Stringed instruments play a prominent role, including the oud and sarod—the latter opens the album on one of the more beat-driven songs, ‘The Orange Terrace.’ Drones flank the percussion to open up plenty of space for composition from Mackay & Hughes. Mackay claims standing in front of an orchestra is one of his favorite places in the world, which makes for a great partnership with Hughes, who prefers being surrounded by his collection of vintage synthesizers and studio gear.
While Istanbul is a focal point, India is in no way forgotten. The duo’s greatest conceptual challenge was uniting their South Asian foundation with Turkish melodies. The challenge soon dissolved when they performed with their respective orchestras. ‘Blue Mosaic’ is reminiscent of their debut, a meandering slither through female vocalizations, violins and Hughes’ latest muse.
“I went to Istanbul a couple of years ago with my wife and did a bit of research,” he says. “I’d been listening to a lot of traditional music from the region, and I really fell in love with the qanun [a stringed dulcimer]. We went to a Sufi ‘Whirling Dervish’ event and I was hooked. Two tracks were defiantly planned around it although Andrew actually came up with the melodies.”
Aytac Doğan’s qanun performance on ‘Blue Mosaic’ is stunning—the strings dance effortlessly within the tabla. Their merger continues. The epic “Song of the Seven Towers” was nearly the album’s title, given a chance circumstance that lead to the song’s creation.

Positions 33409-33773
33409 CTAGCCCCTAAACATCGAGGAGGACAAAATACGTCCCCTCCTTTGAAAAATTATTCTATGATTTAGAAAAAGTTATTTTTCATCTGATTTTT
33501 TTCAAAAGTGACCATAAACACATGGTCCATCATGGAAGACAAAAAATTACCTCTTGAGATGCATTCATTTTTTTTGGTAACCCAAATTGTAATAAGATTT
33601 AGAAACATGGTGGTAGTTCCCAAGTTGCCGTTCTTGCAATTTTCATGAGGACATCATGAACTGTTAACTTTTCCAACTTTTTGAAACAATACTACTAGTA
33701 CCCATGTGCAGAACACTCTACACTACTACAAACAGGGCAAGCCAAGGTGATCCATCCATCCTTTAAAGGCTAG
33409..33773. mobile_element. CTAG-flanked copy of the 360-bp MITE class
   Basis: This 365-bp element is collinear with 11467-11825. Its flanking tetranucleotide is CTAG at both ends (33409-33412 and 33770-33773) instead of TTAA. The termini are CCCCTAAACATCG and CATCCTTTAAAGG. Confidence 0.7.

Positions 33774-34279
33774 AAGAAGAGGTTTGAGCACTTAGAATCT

“The name was inspired by a painting that Garry had seen in London,” Mackay recalls. “I looked it up and they were the seven towers that surrounded Istanbul. It was totally random. But there was a dark history to it; it was too foreboding.”
Still, the dark ambience is definitively picturesque. The oud makes a virtuoso appearance on ‘Bohemia Junction,’ which may be the most percussive track on the record. Staying true to their name, it is also the most dub-influenced: bass takes over while synthesizers and violins dance around the perimeter. This is perhaps the most cosmopolitan of tracks as well, pulling its influences from Jamaica, India and Turkey.
What remains most provocative about Bombay Dub’s growing catalog is the imagery each song invokes: movements through medinas, riverside strolls (“Sea of Marmara”), even the scent of the spice markets Hughes loves walking through. “The sense of the unexplored territory is always very exciting,” he says, explaining that while one moment can leave a last impression, capturing it properly can take many months of detailed studio work.
For Mackay, who likens the experience of this album to being in a kind of Paris, Texas scenario—the 1984 film co-written by playwright Sam Shepard—it is impossible to separate sound from picture. He’s spent a lifetime doing it, and along with Hughes, eloquently captures the beauty and struggle of an entire planet on Tales From the Grand Bazaar.
“Music creates something visual,” he says. “When you have a subject matter of a piece of music, you automatically start having visions. From the day I left music college, I was doing music to picture in some way; for both Garry and myself there has always been an integral connection between music and images.”